“My daughter has been with you for weeks,” she flared at him angrily, “and you told her it wasn’t enough for her to fall in love with you. Now you’re telling me that you’ve had a change of heart in a matter of hours?” Catherine’s lip curled as she watched the truth hit him like a punch to the guts, and a sickened expression fell on his face.

“I was wrong.” Slade’s voice was taut. “And she was right.”

“And that’s it?”

“And now,” he said forcefully, “I’m here to beg for her forgiveness.”

“Because you love her?”

“Yes.” The admission was swift and hard, the gaze that met Catherine’s unflinching. “I love her. I probably even loved her before she fell in love with me. And even if…” A muscle ticked in his jaw. “Even if she doesn’t take me back, I doubt it would make me stop loving her. I’ve always been an all-or-nothing kind of guy, and Kady…” He breathed deeply, the mere sound of her name driving a terrifying point home, now that he had accepted she was everything to him.

Maybe, maybe one day Kady might be able to find someone else to love. It could happen. Because she had loved Slade with all she had, and that kind of love was what made people tough and enabled her to move on.

But it wouldn’t be the same for him.

Because he had been the one to fuck up.

And people who fucked up…

The way he had fucked up with her…

If she never came back, then he was lost. Fucking lost without her, and he would never find his way back.

Kady heard the door open. “Mom?”

“Who else?” Catherine’s voice was its usual tart tone, but there was something a little off, like a faint tremor in the end, and Kady bit her lip, remembering how she had caught her mother crying in the bathroom, thinking that Kady wouldn’t see her.

“The room service we ordered still isn’t here, so I’m going to speak with reception.”

The words startled her into turning on the couch, and she was confused to see her mother hurriedly zipping her purse shut. “You could just call reception—”

“But I don’t want to.” Catherine’s tone was weirdly petulant, and even weirder was how her mother couldn’t quite meet her eyes. “So will you please just stop asking me these things?”

Alarm bells started ringing inside her head when she saw Catherine practically run towards the door. She jumped to her feet. “Mother—” But this only made her mother pick up her speed, and her suspicions grew. Laramie might not be the nation’s most dangerous city, but what if someone had managed to sneak inside the hotel and threaten her mother at gunpoint?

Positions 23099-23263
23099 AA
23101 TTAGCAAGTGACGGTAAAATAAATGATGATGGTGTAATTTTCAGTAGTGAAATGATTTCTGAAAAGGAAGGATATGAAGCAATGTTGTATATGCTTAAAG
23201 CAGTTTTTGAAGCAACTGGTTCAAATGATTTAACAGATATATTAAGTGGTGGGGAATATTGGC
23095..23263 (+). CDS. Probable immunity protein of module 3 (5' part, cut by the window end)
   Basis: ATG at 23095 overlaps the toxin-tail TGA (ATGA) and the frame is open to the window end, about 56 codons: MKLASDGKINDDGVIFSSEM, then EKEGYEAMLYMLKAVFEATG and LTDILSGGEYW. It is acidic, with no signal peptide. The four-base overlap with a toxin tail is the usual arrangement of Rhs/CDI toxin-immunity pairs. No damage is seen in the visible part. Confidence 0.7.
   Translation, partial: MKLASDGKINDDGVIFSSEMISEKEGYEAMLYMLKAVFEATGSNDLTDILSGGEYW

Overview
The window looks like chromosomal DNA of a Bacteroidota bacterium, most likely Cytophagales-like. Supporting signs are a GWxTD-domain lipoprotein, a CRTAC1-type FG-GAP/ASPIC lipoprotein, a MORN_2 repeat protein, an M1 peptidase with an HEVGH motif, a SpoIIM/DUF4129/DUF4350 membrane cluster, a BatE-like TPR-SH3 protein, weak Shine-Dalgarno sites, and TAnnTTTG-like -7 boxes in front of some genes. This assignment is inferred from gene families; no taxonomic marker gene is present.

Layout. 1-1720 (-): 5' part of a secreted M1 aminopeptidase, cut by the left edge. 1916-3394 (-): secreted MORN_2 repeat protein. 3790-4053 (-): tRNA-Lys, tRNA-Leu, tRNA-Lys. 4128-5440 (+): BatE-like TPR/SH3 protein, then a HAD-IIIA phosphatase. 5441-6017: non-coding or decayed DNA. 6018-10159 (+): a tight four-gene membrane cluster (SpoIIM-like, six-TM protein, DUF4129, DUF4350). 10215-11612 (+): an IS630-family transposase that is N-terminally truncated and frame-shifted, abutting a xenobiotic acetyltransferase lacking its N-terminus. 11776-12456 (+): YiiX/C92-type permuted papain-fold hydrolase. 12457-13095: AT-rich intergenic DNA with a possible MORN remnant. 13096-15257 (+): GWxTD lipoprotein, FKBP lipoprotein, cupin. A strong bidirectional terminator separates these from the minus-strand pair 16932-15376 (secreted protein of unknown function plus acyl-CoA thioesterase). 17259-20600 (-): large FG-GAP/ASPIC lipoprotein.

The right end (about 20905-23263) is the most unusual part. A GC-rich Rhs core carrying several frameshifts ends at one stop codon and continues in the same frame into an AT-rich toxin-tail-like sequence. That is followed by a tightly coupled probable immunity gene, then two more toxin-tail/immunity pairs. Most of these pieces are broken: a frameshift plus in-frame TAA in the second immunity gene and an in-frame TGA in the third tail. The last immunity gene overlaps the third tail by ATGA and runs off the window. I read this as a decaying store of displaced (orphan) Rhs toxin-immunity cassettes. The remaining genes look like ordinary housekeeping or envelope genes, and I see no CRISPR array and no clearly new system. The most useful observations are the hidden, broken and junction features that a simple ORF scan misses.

The door slammed shut behind Catherine, the sound making Kady jump. Oh no. She broke into a run and threw the door open—


Kady stumbled back a step.

“Your mother says she’ll be at the lounge downstairs,” he said quietly.

Just seeing him, just hearing him…oh God, just knowing that he was under the same roof as she was…

She backed up another step.

Anything to place more distance and stop her heart from breaking.

But then he followed her inside and closed the door behind him, and she realized there was just no escaping this.

“What are you here?” she whispered.

“I thought you’d appreciate the chance to throw all my words back at my face.”

“I don’t understand.”

“I was wrong. You were right.”

Kady only stared at him.

“You were – are – everything you said you were. Different. Special. The whole nine yards and then some.” He was hoping it would make her lips crack with even the slightest smile, but Kady only kept staring at him, and his chest constricted.

Please. God. Please.

Don’t let me be fucking late.

He tried moving forward to close the distance between them but had to stop when she tripped and nearly cracked her head against the edge of a table.


“Kady.” His voice was hoarse and uneven. “I’m in love with you.”

But she just kept goddamn staring.

“And I know now…you’re in love with me.”

Like he could never reach her again.

“Kady. Please. Say something. Please.”

He saw her jerk, pain flashing her face, and a moment later he saw her swallowing convulsively, and he realized that she would rather hurt herself – would rather force herself to speak – than see him beg.

“I’m sorry, Slade.”

She saw his face whiten, and she tried, oh God, she tried so hard not to cry, but she just couldn’t.

“There’s something you should know about me,” she heard him say.

Kady shook her head. “Please, Slade, it’s just not—”

“I’m not…I’m not someone who manages a cafe.”

She watched in confusion as he typed something on his phone before giving it to her.


She bit back a sob. He was begging again. And it hurt.

Her fingers shook as she took the phone, and her tears fell faster at the painstaking care he took to prevent their fingers from touching, almost as if he felt that his touch would sicken her.

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